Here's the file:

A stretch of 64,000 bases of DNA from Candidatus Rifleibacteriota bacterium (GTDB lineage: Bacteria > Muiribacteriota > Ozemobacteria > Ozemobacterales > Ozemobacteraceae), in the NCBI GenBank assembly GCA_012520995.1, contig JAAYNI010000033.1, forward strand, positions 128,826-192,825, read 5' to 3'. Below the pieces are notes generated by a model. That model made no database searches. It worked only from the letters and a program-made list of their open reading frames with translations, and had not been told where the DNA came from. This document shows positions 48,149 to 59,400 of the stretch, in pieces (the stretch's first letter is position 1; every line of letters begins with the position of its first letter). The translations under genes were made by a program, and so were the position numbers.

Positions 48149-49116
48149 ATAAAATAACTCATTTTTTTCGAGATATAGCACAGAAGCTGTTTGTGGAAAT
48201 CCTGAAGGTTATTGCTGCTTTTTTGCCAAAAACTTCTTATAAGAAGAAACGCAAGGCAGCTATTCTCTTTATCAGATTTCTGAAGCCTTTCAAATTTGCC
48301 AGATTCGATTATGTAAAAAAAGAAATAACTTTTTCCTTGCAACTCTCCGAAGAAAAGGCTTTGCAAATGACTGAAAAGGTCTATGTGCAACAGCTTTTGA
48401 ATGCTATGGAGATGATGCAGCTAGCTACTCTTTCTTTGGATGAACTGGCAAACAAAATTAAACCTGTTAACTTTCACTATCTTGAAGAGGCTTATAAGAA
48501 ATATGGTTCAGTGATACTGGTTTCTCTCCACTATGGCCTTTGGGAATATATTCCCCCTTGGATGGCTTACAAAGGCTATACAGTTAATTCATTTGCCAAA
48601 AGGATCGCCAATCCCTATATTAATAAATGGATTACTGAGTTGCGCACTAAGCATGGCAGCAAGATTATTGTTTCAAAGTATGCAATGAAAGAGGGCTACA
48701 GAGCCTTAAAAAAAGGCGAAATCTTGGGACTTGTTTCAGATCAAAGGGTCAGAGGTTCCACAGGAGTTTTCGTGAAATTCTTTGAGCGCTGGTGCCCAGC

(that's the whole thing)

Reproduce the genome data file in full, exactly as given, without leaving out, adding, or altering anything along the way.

A stretch of 64,000 bases of DNA from Candidatus Rifleibacteriota bacterium (GTDB lineage: Bacteria > Muiribacteriota > Ozemobacteria > Ozemobacterales > Ozemobacteraceae), in the NCBI GenBank assembly GCA_012520995.1, contig JAAYNI010000033.1, forward strand, positions 128,826-192,825, read 5' to 3'. Below the pieces are notes generated by a model. That model made no database searches. It worked only from the letters and a program-made list of their open reading frames with translations, and had not been told where the DNA came from. This document shows positions 48,149 to 59,400 of the stretch, in pieces (the stretch's first letter is position 1; every line of letters begins with the position of its first letter). The translations under genes were made by a program, and so were the position numbers.

Positions 48149-49116
48149 ATAAAATAACTCATTTTTTTCGAGATATAGCACAGAAGCTGTTTGTGGAAAT
48201 CCTGAAGGTTATTGCTGCTTTTTTGCCAAAAACTTCTTATAAGAAGAAACGCAAGGCAGCTATTCTCTTTATCAGATTTCTGAAGCCTTTCAAATTTGCC
48301 AGATTCGATTATGTAAAAAAAGAAATAACTTTTTCCTTGCAACTCTCCGAAGAAAAGGCTTTGCAAATGACTGAAAAGGTCTATGTGCAACAGCTTTTGA
48401 ATGCTATGGAGATGATGCAGCTAGCTACTCTTTCTTTGGATGAACTGGCAAACAAAATTAAACCTGTTAACTTTCACTATCTTGAAGAGGCTTATAAGAA
48501 ATATGGTTCAGTGATACTGGTTTCTCTCCACTATGGCCTTTGGGAATATATTCCCCCTTGGATGGCTTACAAAGGCTATACAGTTAATTCATTTGCCAAA
48601 AGGATCGCCAATCCCTATATTAATAAATGGATTACTGAGTTGCGCACTAAGCATGGCAGCAAGATTATTGTTTCAAAGTATGCAATGAAAGAGGGCTACA
48701 GAGCCTTAAAAAAAGGCGAAATCTTGGGACTTGTTTCAGATCAAAGGGTCAGAGGTTCCACAGGAGTTTTCGTGAAATTCTTTGAGCGCTGGTGCCCAGC